A British insurance firm said Monday it has notified a Russian company insurance coverage "ceased automatically" on ships said to be carrying munitions to Syria.
Standard Club issued a statement saying it had ceased coverage for all ships owned by the Russian cargo line Femco, including MV Alaed, which was carrying Mi25 helicopters to Syria, Britain's Daily Telegraph newspaper reported.
"We were made aware of the allegations that the Alaed was carrying munitions destined for Syria," the statement said. "We have already informed the ship owner that their insurance cover ceased automatically in view of the nature of the voyage."
The Daily Telegraph said British security officials confirmed they had notified the insurance company it would likely be a breach of European Union sanctions on Syria to provide insurance coverage for the arms shipment.
As word of mounting casualties came out of Syria, U.S. President Barack Obama and Russian President Vladimir Putin discussed the situation while meeting in Los Cabos, Mexico, Monday. They offered no new initiatives after the meeting to end the violence, which has the Middle Eastern country on the verge of civil war.
"From my perspective," the Russian leader said, "we've been able to find many commonalities pertaining to all of those issues. And we'll now further develop our contacts both on a personal level and on the level of our experts involved."
Obama said he and Putin "agreed that we need to see a cessation of the violence, that a political process has to be created to prevent civil war, and the kind of horrific events that we've seen over the last several weeks, and we pledged to work with other international actors including the United Nations, Kofi Annan and all the interested parties in trying to find a resolution to this problem."
The Syrian Network for Human Rights and Damascus Center for Human Rights Studies said it had documented 79 deaths -- 30 of them in Damascus and the area around it. Casualties also occurred in Homs, Hama, Daraa, Deir Ezzo, Idleb and Aleppo, said the groups, whose figures could not be verified.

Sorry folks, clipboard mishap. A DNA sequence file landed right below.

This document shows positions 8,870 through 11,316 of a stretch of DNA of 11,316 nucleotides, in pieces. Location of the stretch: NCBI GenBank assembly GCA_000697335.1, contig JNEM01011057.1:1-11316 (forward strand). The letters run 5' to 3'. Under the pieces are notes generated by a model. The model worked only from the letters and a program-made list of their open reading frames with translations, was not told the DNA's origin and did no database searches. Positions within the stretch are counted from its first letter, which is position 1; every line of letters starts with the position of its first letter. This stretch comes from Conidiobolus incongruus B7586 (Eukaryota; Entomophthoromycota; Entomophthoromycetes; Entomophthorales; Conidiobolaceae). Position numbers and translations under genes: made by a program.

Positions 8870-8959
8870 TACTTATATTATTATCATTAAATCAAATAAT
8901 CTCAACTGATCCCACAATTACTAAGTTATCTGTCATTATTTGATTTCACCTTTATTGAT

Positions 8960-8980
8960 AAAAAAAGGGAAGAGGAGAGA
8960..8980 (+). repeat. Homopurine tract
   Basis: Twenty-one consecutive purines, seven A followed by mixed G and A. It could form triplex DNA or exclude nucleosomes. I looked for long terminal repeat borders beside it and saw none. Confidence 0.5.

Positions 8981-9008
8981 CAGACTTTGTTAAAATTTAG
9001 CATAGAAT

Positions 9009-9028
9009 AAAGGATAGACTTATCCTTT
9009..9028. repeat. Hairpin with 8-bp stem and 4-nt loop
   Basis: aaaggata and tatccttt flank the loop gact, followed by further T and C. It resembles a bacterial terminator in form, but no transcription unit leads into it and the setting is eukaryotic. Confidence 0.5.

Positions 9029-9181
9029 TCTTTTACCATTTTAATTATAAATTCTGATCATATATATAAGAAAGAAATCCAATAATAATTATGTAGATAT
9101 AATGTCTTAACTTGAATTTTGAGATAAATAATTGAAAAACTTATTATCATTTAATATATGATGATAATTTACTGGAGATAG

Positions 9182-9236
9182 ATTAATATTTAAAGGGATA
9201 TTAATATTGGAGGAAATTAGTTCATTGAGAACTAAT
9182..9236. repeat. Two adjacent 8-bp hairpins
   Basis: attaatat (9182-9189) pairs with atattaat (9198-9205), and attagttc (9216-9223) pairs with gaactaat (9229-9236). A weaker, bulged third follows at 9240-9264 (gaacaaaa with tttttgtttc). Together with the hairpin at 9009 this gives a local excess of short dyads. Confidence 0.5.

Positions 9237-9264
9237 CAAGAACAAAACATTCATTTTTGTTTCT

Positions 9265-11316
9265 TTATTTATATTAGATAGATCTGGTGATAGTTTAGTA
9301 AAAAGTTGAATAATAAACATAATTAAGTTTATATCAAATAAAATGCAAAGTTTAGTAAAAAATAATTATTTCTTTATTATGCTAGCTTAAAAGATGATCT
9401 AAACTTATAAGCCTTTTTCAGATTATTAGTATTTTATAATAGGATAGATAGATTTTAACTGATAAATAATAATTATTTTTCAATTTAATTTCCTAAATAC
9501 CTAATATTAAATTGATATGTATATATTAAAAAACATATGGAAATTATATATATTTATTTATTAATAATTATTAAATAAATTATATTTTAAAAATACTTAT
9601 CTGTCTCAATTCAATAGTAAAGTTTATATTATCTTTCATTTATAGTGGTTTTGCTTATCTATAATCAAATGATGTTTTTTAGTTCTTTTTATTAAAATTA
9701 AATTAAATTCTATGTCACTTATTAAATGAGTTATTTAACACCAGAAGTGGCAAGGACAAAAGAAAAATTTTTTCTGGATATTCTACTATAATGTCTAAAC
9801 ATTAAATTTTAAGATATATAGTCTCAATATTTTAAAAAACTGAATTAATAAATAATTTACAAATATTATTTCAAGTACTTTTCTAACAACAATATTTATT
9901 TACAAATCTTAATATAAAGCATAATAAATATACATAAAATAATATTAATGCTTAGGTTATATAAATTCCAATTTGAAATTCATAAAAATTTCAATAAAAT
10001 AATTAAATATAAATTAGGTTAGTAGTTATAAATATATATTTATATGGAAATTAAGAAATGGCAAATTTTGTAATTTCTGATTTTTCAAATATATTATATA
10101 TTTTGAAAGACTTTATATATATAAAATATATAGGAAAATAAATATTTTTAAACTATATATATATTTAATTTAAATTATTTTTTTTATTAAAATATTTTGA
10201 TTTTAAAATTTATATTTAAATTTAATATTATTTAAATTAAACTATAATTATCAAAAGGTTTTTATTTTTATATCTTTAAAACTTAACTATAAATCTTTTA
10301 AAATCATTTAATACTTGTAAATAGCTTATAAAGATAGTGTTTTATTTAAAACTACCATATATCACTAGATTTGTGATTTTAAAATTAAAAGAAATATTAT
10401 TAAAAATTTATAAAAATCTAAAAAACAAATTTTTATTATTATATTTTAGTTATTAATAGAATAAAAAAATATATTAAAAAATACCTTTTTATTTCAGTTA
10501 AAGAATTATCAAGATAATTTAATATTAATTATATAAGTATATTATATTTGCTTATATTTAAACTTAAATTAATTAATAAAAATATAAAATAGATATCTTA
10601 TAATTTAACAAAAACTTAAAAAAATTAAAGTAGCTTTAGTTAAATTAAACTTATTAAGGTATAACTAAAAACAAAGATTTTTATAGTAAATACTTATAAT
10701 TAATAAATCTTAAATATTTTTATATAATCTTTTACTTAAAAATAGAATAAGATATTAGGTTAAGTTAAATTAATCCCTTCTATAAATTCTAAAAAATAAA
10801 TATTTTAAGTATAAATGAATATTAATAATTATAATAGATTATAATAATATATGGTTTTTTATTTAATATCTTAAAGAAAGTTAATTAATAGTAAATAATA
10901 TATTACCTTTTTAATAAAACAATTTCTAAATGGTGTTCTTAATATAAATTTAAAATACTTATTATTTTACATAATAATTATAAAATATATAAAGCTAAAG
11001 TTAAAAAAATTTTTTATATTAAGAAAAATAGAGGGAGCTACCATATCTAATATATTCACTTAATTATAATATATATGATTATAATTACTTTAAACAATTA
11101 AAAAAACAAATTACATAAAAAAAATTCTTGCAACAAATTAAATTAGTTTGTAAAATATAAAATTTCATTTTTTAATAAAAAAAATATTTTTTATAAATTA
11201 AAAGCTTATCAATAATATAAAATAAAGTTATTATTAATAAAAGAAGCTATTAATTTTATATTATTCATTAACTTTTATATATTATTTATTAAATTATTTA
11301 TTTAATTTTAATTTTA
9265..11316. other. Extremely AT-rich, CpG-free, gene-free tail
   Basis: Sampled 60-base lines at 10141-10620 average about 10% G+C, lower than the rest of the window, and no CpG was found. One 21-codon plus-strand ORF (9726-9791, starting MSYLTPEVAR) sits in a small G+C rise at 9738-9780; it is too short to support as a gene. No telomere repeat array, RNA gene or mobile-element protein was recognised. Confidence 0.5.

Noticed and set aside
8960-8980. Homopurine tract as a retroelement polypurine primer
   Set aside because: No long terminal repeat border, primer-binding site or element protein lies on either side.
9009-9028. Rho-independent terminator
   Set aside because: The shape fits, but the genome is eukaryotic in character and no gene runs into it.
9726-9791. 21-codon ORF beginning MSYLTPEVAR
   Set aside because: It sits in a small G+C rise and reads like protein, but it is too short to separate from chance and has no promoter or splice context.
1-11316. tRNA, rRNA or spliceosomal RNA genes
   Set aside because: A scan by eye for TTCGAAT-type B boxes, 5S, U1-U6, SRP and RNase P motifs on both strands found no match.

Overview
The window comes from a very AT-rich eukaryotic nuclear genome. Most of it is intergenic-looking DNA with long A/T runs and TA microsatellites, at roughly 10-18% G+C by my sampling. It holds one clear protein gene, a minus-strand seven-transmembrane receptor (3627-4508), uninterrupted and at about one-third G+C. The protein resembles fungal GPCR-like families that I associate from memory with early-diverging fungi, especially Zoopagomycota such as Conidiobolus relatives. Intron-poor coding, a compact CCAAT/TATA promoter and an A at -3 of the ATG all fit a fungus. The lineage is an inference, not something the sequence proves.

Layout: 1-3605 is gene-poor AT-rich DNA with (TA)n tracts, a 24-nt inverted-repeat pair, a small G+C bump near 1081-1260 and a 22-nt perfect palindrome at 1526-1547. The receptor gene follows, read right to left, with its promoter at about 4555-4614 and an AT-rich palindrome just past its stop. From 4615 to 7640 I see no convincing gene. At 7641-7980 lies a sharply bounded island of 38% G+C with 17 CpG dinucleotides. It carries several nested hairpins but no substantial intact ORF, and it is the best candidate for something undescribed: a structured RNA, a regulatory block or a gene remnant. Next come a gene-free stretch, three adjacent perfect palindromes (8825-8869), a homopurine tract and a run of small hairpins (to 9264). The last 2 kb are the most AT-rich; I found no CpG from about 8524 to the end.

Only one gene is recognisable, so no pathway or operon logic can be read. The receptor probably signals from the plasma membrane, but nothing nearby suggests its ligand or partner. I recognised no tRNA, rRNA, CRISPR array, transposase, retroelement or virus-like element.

Syrian forces shelled the southern town of Tafas Monday, killing at least three people, and more than 80 tanks moved into the area, the Local Coordination Committees of Syria said.
The opposition group said warplanes flew at low altitudes over Daeel and an explosion rocked the city, CNN reported.
Violence in Syria has escalated in recent days between pro-democracy forces and President Bashar Assad's government, aggravating an already dangerous situation for the 300 U.N. monitors in the country, said Gen. Robert Mood, who heads the monitoring mission.
The mission suspended its operation of observing a supposed cease-fire that is part of the peace plan being pushed by Annan, the U.N-Arab League envoy. The cease-fire has been virtually ignored.
"Civilians continue to be trapped by the escalating violence in Syria," Mood said in a statement Sunday. "In Homs, attempts to extract civilians from the line of fire over the past week have been unsuccessful."
Mood called on leaders of opposition and Syrian forces to let women, children, the elderly and the injured leave conflict zones, saying the U.N. mission would monitor their release.
The United Nations said Saturday it was pulling back its unarmed monitors because increased attacks limited the team's ability to observe and verify reports. The violence forced observers to end their patrols, Mood said.
Opposition activists criticized the United Nations for its decision, saying it is "unjustifiable and unacceptable," CNN said.
In Istanbul, Turkey, officials of the Syrian National Council opposition group said world leaders should take stronger action against Syria.
"We say that all options are there and must be put on the table," SNC leader Abdul Basit Sieda said. "This regime only understands the language of violence and force."